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Michael Dirda at Powell’s

November 28, 2011

There’s Nothing Elementary About Dirda

The affable and erudite Washington Post book critic Michael Dirda was at Powell’s the other night to promote his new book, On Conan Doyle: Or, the Whole Art of Storytelling.  He was wearing his Baker Street Irregulars’ tie, which is kind of like owning a secret decoder ring, only cooler. He earned the right to wear it when he was inducted into the elite society in 2002 after establishing himself as a Sherlockian of special merit.
Dirda referred to his latest effort as a “cute little book that is part of a series that Princeton University Press has, called Writers on Writers.” In it, he reflects on Doyle’s role in his life and how he discovered The Hound of the Baskervilles in the fifth grade leading him to eventually devour all of the Sherlock Holmes novels. He points out, though, that he has not read all 21 novels and 150 short stories of Conan Doyle, so technically he is not a completist. And he explains that his book is not a work of scholarship, nor is it a biography. It is simply the story of “one writer reflecting on another writer’s importance in his life.”
He read for awhile and then proceeded to mesmerize the audience with his encyclopedic knowledge of all things related to Arthur Conan Doyle.  His thoughts were annotated with asides and segues that meandered down the most interesting paths and then, amazingly, eventually, made their way back to the original point. He doled out detail after detail about the inventor of Sherlock Holmes, describing Doyle as the “greatest natural-born storyteller of the ages.”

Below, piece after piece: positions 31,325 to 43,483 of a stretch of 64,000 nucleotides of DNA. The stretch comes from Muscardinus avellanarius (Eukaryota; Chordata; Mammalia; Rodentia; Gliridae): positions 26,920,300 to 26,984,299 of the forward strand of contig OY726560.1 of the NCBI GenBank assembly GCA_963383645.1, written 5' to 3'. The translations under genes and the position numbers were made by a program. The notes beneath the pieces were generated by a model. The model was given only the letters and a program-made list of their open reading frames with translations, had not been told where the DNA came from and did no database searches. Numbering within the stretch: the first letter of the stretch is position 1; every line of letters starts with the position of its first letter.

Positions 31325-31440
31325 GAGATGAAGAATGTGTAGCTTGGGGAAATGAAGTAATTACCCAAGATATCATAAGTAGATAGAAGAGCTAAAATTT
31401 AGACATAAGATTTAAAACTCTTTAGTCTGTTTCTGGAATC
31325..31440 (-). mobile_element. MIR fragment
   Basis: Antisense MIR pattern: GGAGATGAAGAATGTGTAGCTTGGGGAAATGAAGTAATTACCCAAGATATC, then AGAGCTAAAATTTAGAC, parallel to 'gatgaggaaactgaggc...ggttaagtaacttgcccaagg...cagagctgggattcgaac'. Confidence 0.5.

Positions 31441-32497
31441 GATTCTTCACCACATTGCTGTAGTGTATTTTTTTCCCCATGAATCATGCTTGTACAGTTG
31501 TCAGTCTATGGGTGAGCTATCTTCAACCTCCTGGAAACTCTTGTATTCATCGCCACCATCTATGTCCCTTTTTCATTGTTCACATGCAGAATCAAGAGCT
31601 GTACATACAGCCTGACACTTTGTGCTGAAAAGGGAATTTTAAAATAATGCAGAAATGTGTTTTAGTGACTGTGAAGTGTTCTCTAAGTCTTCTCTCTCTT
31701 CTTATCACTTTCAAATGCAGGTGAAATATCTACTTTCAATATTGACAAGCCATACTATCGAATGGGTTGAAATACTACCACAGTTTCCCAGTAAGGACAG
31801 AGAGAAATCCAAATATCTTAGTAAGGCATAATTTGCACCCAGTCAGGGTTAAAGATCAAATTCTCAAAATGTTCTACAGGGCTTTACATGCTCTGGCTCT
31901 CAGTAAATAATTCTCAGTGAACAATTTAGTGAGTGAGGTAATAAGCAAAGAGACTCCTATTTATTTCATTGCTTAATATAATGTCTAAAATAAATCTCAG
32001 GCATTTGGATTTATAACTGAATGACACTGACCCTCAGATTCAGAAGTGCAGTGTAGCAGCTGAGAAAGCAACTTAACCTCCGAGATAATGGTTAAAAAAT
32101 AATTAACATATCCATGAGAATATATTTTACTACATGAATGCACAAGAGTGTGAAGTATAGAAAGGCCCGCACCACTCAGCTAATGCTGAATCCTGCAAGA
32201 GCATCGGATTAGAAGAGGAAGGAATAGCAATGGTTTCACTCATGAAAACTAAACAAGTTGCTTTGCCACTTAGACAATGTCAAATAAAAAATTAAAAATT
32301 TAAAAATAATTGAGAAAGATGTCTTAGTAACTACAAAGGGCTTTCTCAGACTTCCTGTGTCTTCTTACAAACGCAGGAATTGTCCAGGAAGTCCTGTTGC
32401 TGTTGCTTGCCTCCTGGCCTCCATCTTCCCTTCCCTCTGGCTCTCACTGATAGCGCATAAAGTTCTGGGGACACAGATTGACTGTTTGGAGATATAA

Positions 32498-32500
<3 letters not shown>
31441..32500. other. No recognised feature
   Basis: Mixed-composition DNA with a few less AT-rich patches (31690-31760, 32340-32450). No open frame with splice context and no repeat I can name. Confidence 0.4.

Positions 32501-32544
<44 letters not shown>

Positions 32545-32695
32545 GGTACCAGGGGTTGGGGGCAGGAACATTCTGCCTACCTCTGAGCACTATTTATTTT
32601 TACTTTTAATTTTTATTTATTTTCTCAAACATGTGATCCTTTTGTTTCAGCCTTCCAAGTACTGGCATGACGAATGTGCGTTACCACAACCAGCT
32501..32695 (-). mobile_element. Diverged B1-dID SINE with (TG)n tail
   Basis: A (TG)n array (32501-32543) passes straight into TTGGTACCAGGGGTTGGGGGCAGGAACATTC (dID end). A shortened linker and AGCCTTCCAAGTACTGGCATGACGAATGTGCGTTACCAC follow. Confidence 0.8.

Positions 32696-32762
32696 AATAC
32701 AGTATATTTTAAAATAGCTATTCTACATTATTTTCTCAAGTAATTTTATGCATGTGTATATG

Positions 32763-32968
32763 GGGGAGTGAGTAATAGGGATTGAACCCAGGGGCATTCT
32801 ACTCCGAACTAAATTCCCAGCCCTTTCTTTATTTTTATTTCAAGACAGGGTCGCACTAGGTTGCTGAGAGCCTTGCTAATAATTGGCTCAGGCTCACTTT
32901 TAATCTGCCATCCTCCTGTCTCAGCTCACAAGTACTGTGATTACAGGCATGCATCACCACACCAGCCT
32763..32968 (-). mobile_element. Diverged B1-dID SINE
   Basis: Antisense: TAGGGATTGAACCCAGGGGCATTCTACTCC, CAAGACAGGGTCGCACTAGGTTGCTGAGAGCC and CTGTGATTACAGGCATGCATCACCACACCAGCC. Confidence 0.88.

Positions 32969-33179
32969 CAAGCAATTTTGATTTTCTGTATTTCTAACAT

Dirda revealed juicy nuggets such as the fact that Doyle wanted to kill off Holmes almost as soon as he had invented him, but his mother begged him not to. Thankfully, he acquiesced. Apparently, Doyle felt that his historical novels were more intellectually worthy. Lucky for us, mom knew what was best for her son. He also talked about Doyle’s infatuation with spiritualism and his belief in the occult despite being mocked for it.
Dirda told a bittersweet, but mostly funny, story at the end of the reading about winning the Pulitzer Prize. He said that he came from a very working-class family and his father “thought he was a failure.” Apparently, his father was “greatly disappointed” that he was not a multi-millionaire.  Dirda says, “I worked hard and was nominated by the paper three years in a row before I won, and as the way these things go, my father died six months before, so I never got to impress him. My mother is a wonderful character – she’s still alive. She’s kind of a peasant in a lot of ways, in a good sense, she’s wonderful, she taught me to read when I was very little. But she believes that the universe is in balance… if something good happens to your family, then something bad is going to happen. So I call my mother. I say, ‘Mom, mom, I won the Pulitzer Prize!’ and there’s a long pause on the phone. Then she says, ‘Guess there’s no point in going to bingo tonight.’”

Michael Dirda pictured above with Renee James, Powell’s Event Coordinator, and flanked by Portland fans, Rob Nero and Jon Lauderbaugh.

My interview with Michael Dirda and a review of his book will soon be posted on the Portland Book Review site (

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